This is not meant to be a slacker manifesto ("Stop trying, never fail!"). What I'm saying here is that some forms of criticism fall down in this regard. It's totally unreasonable to decide that, for example, science fiction has failed at predicting the future. Science fiction was not trying to predict the future! It was trying to tell interesting stories! I did not fail at baking a custard tart this morning -- I just didn't bake one, which is different. If you want to consider it a flaw that I didn't try in the first place, you'll have to justify that, because not everyone has to make a custard tart first thing Wednesday mornings. Hardly anyone does. But people who have decided that SF was supposed to predict the future (or become the primary reading material of the entire English-speaking world, or save us from a host of ills, or...) never see the need to justify their assumption. Anything they wanted SF to do is what SF was inherently supposed to do.
Books are written by actual people, and wishing very very hard does not make those actual people's motivations into one's ideal motivations.
I wrote Thermionic Night because it has taken me years to process the feeling of being part of the group (physicists) that came up with nuclear warfare, even though I'm no longer part of that group.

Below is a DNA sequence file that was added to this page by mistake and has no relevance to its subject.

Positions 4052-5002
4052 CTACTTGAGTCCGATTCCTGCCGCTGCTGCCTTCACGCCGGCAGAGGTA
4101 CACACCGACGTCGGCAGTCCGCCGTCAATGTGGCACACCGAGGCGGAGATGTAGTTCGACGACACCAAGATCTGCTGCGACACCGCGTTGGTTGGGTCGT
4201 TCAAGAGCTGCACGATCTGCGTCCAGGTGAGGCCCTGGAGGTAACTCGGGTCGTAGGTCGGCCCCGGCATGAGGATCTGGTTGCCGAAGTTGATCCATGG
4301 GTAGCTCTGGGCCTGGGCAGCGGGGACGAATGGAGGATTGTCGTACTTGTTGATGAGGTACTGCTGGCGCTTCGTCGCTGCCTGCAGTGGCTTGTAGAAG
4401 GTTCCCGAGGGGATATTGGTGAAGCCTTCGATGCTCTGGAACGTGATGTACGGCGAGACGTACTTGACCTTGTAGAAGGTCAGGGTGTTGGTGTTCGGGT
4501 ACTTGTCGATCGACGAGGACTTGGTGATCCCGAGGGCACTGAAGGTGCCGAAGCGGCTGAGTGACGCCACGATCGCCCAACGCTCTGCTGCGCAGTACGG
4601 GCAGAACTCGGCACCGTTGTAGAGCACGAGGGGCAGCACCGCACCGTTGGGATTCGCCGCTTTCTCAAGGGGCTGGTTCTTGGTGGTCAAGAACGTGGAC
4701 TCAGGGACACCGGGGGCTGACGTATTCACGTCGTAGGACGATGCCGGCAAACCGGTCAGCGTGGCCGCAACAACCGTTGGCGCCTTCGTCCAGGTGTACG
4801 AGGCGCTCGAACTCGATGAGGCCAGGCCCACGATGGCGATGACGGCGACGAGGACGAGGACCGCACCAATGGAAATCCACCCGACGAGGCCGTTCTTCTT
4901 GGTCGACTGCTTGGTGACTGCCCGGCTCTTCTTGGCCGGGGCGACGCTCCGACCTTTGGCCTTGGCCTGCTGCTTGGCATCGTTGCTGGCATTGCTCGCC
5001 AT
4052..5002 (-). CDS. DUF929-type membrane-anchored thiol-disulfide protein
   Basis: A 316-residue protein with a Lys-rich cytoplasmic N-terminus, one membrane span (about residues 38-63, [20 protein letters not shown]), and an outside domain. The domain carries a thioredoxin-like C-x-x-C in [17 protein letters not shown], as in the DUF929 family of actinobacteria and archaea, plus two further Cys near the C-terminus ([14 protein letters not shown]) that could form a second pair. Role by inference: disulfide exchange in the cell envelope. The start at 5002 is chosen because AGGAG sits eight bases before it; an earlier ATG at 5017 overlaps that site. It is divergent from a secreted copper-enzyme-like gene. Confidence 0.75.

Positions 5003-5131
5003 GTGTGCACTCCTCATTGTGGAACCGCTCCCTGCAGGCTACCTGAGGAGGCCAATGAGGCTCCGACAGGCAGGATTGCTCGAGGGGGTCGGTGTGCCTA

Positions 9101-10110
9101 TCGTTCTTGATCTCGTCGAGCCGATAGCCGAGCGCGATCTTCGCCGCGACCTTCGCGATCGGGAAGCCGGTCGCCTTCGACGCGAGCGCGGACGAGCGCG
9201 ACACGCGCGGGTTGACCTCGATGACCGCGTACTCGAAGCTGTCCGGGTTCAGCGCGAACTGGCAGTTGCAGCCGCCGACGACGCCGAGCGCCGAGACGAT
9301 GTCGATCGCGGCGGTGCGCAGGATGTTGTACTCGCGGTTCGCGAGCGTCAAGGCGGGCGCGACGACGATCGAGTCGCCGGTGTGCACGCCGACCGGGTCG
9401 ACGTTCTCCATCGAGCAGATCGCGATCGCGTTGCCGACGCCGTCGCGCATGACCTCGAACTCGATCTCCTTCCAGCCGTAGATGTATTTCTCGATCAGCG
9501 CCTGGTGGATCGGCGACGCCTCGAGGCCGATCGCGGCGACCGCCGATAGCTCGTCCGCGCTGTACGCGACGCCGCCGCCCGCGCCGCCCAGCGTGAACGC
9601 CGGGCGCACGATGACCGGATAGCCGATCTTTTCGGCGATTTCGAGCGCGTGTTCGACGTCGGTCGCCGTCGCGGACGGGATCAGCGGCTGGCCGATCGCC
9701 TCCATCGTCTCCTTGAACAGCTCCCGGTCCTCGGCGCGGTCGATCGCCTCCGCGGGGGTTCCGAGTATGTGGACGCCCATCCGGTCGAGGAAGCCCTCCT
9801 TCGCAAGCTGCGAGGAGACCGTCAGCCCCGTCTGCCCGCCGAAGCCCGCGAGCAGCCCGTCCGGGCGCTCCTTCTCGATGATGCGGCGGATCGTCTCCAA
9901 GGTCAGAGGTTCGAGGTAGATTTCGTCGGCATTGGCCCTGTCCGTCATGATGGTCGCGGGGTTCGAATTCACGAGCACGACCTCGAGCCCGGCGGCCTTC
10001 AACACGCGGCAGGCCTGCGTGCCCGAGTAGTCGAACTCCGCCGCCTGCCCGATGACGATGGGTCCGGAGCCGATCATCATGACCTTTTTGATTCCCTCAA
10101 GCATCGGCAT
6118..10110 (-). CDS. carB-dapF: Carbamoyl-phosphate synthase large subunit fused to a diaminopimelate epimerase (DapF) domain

I wrote Thermionic Night because I was fascinated with the Kalevala and it's been sorely neglected in fantasy.
I wrote Thermionic Night because I hoped it could make a segment of "my kind" of people go around rubbing their heads and blinking for awhile thereafter.
I wrote Thermionic Night because I had written YA fantasy, children's SF, and adult SF, and I wanted to write adult fantasy as well, and it seemed like a better idea to work as broadly as I could to begin with, so that people would have a harder time saying, "But I thought you wrote X instead."
I wrote Thermionic Night because the things I'd been reading ran away with my brain and did funny things to it while it was gone and returned it somewhat the worse for wear.
I wrote Thermionic Night because the stupid characters wouldn't leave me alone until I did.
I wrote Thermionic Night because I hoped it would catch the eye of some editor and sell a gajillion copies and make me and the editor very happy.
I wrote Thermionic Night because it felt like melting a glacier in my head with a kitchen torch, which is an incredibly stupid thing to do unless you have a glacier in your head and the only tool you have in there is a kitchen torch, in which case you just get melting.
I wrote Thermionic Night because I had to write it in order to get to the others in the series.
I wrote Thermionic Night because the 1950s are not "Happy Days," and never a one of my characters has even considered wearing a poodle skirt. I love Buddy Holly, but they couldn't care less about him. Don't you understand there's a Cold War on?
I wrote Thermionic Night because it looked like fun.
All of these things are true. None of them refer to Why People Write Fantasy Novels or Why People Write Historical Novels or Why People Write Spy Novels or Why People Write Novels About Technology (though it is all of those things). I am not People. I am me. I wrote this book. If I am very lucky, it will sell and people will read it, and it still will not be about somebody else's theory of reasons to write fantasy novels. And if you decide that the purpose of fantasy novels is to provide biographical information about Marie of Roumania, that will not be my fault. Okay? Okay.
Now if you'll excuse me, I have another one to do.